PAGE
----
(Read journal #1 here first)
It’s been about a week since I picked Reach up, and I’ve now had adequate time to dive into the game and so we have a lot more to talk about this time around. As it turns out, I had almost beaten the entire campaign on day one, so we’ll only briefly touch on that, and the rest of the time I’ll be discussing multiplayer, the meat of any real Halo game.
The campaign was fine, it was as enjoyable as any Halo campaign that’s come before it, but really did offer nothing new from start to finish. There was maybe one new enemy type at the most (little jumpy guys with shields on their wrists), but other than that, it was more of the same from previous games, which is a bit disappointing for those who wanted something more than what seems to be Halo 3 DLC.
I simply do not understand why everyone was raving about this game’s story so much. There flat out isn’t one. You’re part of a team running around a planet that’s completely fucked, striking minor blows against an overwhelming enemy that you know will ultimately crush you. Bungie describes this as a “tragedy,” I just think it’s poor storytelling.
*Spoilers ahoy* One by one, every member of your team gets picked off executing some selfless act, and we’re supposed to feel bad for them, despite hearing only three or four lines of dialogue from each over the course of the game. I did like the haunting last mission, which has your character stranded on the planet, fighting off waves of enemies by himself until inevitably he’s overcome. It was the most compelling moment in the game when you finally fell, and no one was even talking.
Wait, turn around, I need to shoot you in the head for it to count toward my “Dome Inspector” achievement.
I’ve beaten the campaign twice now on Normal and Heroic, but looking at the achievement list, I’m only Iron or Bronze in everything, meaning I’m pretty sure I’d have to play through the entire game maybe twenty times to get all the headshot, machine gun and vehicle kills I need to complete all the game’s requirements. No linear single player campaign is worth playing that many times, and this one certainly isn’t. The only ones who will kill themselves playing the same level fifty times sniping grunts are the die-hards with far too much time on their hands.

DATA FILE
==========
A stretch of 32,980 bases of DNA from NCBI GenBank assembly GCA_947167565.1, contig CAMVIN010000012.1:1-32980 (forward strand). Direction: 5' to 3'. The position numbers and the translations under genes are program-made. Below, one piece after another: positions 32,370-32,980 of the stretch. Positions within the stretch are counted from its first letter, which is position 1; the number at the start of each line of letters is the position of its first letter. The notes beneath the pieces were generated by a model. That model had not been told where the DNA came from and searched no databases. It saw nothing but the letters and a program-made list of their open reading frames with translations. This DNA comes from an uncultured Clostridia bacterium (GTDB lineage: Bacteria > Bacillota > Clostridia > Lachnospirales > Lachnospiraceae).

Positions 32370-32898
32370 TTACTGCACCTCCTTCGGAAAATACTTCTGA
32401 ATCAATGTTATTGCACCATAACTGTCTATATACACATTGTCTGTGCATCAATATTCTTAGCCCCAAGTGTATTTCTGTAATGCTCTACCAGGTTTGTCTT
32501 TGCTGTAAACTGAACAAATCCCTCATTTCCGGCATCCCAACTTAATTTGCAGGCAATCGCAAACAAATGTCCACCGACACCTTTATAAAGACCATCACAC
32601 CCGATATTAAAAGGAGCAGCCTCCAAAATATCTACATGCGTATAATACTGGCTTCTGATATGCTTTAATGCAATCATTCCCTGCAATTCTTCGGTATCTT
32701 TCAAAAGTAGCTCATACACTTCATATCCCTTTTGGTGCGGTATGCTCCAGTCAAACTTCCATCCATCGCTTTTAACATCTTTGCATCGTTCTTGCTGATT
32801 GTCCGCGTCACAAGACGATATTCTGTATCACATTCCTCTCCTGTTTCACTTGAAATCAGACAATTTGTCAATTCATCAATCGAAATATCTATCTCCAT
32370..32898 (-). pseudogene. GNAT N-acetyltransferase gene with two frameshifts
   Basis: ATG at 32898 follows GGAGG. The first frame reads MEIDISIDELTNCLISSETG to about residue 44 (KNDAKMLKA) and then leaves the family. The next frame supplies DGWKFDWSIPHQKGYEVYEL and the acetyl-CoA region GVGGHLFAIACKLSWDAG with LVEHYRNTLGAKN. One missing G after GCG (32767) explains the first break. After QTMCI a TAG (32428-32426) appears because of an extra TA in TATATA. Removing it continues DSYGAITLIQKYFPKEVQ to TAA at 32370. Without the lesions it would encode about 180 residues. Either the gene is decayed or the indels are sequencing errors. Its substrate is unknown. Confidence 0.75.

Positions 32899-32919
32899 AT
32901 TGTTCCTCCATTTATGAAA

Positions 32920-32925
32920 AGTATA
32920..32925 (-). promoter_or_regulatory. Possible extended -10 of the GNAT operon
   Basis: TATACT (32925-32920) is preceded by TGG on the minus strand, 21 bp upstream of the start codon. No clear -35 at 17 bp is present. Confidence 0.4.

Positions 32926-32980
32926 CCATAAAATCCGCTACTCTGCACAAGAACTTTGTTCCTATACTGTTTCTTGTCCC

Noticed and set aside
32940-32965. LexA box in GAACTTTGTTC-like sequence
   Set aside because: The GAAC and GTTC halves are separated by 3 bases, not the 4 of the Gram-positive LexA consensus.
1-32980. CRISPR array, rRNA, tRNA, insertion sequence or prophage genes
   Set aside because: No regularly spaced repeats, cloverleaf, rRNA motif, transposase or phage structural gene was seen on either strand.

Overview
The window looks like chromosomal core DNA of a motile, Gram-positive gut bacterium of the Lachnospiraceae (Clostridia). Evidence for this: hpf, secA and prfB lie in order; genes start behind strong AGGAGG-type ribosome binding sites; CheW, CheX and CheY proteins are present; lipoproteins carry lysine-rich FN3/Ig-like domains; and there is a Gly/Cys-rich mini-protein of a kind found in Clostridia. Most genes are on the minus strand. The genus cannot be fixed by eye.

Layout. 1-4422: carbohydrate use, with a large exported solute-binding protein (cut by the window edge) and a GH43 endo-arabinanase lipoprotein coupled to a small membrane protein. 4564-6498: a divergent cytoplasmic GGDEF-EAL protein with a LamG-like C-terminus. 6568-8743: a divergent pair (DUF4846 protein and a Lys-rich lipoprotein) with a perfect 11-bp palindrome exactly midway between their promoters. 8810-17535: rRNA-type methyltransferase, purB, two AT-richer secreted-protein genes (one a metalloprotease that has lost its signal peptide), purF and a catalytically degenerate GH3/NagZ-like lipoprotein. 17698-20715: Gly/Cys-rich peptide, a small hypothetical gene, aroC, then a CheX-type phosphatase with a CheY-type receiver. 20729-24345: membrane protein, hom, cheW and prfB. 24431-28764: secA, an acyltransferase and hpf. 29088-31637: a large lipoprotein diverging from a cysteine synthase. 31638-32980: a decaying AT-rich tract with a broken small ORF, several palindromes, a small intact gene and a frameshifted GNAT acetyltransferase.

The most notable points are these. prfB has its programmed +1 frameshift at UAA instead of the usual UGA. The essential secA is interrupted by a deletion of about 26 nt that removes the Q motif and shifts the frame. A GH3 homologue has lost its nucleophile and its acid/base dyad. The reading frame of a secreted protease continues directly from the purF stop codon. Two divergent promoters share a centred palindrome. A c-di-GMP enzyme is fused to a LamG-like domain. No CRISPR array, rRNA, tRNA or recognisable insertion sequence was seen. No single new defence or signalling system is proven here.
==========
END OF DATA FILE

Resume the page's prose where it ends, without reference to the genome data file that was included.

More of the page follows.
I have similar thoughts about Firefight, which boasts a handful of levels pulled from the campaign (all the multiplayer levels are too incidentally, tsk tsk for lazy design), and though it’s fun initially, it gets dull and repetitive pretty damn fast. It’s just like the campaign without objectives, and you can’t even lose as dying merely effects your “score.” The game tells me “par” for each level is 50,000 points, but even with a team full of crack shots brutally tearing through all enemy forces, I’ve never managed a squad that’s gotten above 20K. Am I missing something here?
But now we get to the final mode where we’ll spend most of our time, Multiplayer. I’ve gotten used to it at this point, but I’m not convinced it’s a step up from Halo 3. What’s different?
The life bar is back. I guess this is a double edged sword. It’s frustrating to hit someone five times only to watch them retreat and get all their life back. The life bar should solve this, as players can now receive “permanent” damage, but most people have just adapted, and hide right after the shield breaks anyways. It also serves to make battles uneven. Two guys spot each other in a hallway, and as is Halo tradition, both should be on even ground. but if the one player has been previously injured, he loses the advantage and will probably lose the battle. Not a fan of this decision overall.
Warthogs have been nerfed (easier to blow up, and the gun overheats) and are only available on Big Team it seems.